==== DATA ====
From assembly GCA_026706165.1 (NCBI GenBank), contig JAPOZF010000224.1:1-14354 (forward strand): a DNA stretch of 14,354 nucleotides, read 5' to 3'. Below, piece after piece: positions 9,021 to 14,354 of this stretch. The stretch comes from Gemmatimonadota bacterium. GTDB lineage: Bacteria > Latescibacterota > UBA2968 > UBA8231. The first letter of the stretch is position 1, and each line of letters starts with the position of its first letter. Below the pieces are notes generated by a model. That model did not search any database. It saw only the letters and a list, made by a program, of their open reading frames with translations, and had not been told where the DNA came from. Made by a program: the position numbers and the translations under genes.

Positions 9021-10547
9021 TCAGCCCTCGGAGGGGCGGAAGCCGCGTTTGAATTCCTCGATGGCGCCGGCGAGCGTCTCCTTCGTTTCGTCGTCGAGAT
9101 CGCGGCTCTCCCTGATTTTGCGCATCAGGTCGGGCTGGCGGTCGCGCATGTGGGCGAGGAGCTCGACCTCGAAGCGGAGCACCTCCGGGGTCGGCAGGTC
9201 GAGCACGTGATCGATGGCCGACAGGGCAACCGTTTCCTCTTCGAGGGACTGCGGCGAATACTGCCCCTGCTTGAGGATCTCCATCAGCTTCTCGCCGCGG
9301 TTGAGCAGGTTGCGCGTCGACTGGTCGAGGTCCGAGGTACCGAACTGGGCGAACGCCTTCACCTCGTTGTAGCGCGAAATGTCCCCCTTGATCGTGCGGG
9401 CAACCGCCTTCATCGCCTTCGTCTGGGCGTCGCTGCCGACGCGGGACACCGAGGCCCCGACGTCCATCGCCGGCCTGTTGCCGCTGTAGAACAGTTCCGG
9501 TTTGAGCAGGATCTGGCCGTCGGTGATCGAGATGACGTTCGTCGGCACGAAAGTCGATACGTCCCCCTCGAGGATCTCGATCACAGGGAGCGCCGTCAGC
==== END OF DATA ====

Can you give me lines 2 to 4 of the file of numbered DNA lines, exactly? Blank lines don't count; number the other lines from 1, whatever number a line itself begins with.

Positions 9021-10547
9021 TCAGCCCTCGGAGGGGCGGAAGCCGCGTTTGAATTCCTCGATGGCGCCGGCGAGCGTCTCCTTCGTTTCGTCGTCGAGAT
9101 CGCGGCTCTCCCTGATTTTGCGCATCAGGTCGGGCTGGCGGTCGCGCATGTGGGCGAGGAGCTCGACCTCGAAGCGGAGCACCTCCGGGGTCGGCAGGTC